that parents educate their children through nurturing their spiritual identity with them. It can
become a mutual benefit between parents and children to strive together to grow and improve
their skills and inner confidence.
In college, there are many temptations. There is alcohol, sexual promiscuity, and
potentially dangerous habits that can be adopted by adolescents. While some spiritual
observations claim that these dangers should entirely be avoided to prevent spiritual damage, a
more practical approach to enjoying lifes pleasures is to maintain a sense of dignity while acting
on these desires. Elements of human enjoyment are there for a reason that either becomes
positive or negative depending on the level of spiritual sophistication and skill one can apply to
their lives. If a student feels comfortable drinking and enjoys the taste of alcohol, then it is in their
best interest to allow some leeway and freedoms to express themselves. However, this does not
mean they should be encouraged to do everything anytime, anywhere, and as often as they
would like. There is a right and a wrong way to enjoy oneself. A wrong way would be when the
individual feels dependent on substance or sexual activity as a means of escapism. However,
celebrating alcohol with light moderation within a supportive, productive community can actually
bring people together and elevate cognitive consciousness. The same holds true for sexual
activity. It is obvious why parents prefer monotonous dating in college than a free-for-all where
people are used for their bodies rather than emotional connections. Everything in moderation
holds true.
Relationships with others can take numerous directions. In order to maintain honest and
mutual connections, spirituality must remain forefront. Those who completely abhor the essence
of spirituality in their lives may find themselves consumed with greed and disgust. It is important
to deeply recognize the significance of positive, mutually beneficial relationships where the
parties involved are genuine, not utilitarian. Those that entirely use their friends for their personal
gain will find themselves as bloodthirsty as the mosquito everyone is eager to swat away.
Healthy and sustainable relationships with others are to be approached with a you-to-you mindset
rather than you-to-it. As previously stated, adapting to the methods of a parasite will not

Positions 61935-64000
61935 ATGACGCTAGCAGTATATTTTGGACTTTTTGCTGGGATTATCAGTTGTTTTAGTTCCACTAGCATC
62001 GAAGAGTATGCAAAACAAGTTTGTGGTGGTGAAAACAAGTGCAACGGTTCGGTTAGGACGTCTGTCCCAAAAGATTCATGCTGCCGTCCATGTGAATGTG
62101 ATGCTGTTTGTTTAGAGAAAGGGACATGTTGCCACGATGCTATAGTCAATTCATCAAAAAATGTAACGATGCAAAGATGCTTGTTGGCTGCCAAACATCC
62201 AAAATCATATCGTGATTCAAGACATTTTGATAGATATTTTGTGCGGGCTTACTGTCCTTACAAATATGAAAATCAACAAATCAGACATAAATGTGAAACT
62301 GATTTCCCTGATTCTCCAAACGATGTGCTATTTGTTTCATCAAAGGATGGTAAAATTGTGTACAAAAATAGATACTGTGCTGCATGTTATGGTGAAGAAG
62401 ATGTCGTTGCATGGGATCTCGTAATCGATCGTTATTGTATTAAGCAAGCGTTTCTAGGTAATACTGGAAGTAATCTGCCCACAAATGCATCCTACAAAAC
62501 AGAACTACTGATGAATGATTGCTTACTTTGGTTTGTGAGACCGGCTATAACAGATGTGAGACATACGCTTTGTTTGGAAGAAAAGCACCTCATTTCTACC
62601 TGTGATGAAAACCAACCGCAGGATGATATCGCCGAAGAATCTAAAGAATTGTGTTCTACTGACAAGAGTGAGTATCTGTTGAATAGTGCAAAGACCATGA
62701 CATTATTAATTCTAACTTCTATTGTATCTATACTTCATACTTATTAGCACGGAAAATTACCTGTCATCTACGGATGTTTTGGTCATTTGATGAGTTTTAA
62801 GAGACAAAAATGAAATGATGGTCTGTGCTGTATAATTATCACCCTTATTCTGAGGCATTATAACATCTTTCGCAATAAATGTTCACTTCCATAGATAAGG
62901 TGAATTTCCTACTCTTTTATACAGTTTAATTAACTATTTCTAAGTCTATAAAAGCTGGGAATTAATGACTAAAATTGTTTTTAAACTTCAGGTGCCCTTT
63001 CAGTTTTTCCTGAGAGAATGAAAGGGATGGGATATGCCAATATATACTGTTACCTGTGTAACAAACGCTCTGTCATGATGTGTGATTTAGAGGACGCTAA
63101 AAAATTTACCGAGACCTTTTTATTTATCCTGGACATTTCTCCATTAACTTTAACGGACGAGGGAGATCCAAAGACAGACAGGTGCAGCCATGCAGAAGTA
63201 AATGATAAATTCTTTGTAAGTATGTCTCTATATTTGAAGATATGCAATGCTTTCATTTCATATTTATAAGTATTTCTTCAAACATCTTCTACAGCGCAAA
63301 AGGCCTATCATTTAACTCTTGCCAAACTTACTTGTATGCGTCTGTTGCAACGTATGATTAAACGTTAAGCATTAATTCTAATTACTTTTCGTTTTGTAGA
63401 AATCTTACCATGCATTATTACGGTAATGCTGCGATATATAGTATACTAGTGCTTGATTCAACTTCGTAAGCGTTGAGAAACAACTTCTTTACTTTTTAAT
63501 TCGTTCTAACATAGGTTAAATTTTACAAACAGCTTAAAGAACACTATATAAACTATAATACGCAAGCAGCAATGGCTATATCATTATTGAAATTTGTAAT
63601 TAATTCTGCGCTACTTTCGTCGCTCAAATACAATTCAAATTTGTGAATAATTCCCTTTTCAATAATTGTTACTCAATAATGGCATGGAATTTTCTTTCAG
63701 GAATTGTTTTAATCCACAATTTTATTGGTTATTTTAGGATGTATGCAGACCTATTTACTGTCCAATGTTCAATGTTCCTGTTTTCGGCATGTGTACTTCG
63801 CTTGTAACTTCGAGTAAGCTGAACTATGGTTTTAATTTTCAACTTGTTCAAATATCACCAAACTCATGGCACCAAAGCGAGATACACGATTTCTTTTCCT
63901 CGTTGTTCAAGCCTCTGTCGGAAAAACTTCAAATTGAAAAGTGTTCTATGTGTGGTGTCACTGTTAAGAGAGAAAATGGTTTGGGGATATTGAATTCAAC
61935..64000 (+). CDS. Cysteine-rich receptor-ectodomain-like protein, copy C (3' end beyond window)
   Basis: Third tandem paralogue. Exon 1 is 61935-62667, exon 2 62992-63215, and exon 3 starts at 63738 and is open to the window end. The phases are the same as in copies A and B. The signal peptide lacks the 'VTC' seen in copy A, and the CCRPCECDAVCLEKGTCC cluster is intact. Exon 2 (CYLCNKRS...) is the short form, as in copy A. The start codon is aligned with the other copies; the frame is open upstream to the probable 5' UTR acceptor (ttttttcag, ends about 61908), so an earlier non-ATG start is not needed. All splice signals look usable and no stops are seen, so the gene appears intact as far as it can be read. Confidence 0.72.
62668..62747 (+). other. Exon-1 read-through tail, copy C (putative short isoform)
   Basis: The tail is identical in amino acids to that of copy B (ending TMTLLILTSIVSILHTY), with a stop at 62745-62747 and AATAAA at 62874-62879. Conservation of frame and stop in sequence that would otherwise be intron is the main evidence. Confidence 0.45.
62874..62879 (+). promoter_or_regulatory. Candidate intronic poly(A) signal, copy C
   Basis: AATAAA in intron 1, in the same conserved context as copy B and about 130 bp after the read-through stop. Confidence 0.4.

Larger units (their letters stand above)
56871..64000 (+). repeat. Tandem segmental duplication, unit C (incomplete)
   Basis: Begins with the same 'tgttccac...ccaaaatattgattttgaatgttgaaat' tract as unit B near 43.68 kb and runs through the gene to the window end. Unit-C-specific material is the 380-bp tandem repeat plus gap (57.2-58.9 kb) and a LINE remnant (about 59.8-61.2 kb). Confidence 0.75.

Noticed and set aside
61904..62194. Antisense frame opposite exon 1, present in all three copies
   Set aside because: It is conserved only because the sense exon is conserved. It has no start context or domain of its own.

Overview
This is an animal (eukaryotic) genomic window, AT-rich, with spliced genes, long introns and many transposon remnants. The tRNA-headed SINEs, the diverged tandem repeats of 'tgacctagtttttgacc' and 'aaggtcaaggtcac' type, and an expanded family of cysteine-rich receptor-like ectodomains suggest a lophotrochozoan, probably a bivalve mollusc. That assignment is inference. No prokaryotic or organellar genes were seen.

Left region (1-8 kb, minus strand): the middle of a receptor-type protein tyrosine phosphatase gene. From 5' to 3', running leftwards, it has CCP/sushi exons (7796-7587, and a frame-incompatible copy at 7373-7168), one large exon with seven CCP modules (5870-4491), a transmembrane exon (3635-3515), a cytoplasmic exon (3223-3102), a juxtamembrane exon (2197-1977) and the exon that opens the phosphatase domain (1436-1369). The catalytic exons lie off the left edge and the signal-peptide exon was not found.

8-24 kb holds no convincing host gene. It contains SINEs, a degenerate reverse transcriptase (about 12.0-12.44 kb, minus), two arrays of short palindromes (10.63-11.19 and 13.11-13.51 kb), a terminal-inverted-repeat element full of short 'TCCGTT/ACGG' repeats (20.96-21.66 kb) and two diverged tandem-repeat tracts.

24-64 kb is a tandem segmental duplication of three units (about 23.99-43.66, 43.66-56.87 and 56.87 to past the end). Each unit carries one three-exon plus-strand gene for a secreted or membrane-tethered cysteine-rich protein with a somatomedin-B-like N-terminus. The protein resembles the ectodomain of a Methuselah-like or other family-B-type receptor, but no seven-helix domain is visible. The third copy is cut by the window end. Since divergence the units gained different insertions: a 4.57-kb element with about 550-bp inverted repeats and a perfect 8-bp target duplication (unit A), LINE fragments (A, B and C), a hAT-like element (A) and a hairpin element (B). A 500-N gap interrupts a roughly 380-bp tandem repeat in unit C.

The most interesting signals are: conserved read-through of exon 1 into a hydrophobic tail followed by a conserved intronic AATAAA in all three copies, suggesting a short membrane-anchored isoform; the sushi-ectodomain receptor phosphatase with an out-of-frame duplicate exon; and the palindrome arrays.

contribute to a healthy relationship. Assuming a mutual connection between two or more
individuals can expand our society, allowing us to take leaps forward in a positive direction.
Teachings like these were taught to me personally in the context of my faith. My parents
made conscientious effort to educate me in environments where my faith could be nurtured,
tested, and ultimately strengthened. While I received formal education from public school, my
religious teachings were from the weekly Hebrew school classes that I attended. Beyond the arts
and crafts, storytelling, and Hebrew alphabet learning, I received a suprarational education.
Today, when I am faced with a challenge, I know that I can rely on my faith and community to
guide me.
Public Universities offer the option of immediate assimilation to its students. At URI, the
challenge is clear. How can one apply the joys and knowledge of spirituality into the various
elements of daily life? Like the game of Hide and Seek, the challenge of earning fulfillment comes
from taking chances, embracing the struggle, and learning from it. Unifying secularism and
religiosity is different for everyone. Some choose to embrace a connection and others choose to
disregard it entirely. To study and apply takes considerable effort in all fields of study yet one
cannot begin to appreciate the rewarding results until they commit the time to do so. Ultimately,
can one spiritual person bring positive change to an entirely secularized community? Lighting a
candle can brighten up a dark room and planting a single seed can grow into a beautiful flower.
Each day the sun rises and serves as a reminder that darkness is not permanent; with care,
appreciation, and commitment, a person devoid of spirituality can not only blossom into a luscious
rose but become the wise florist whose gifts transcend the garden and into the homes of people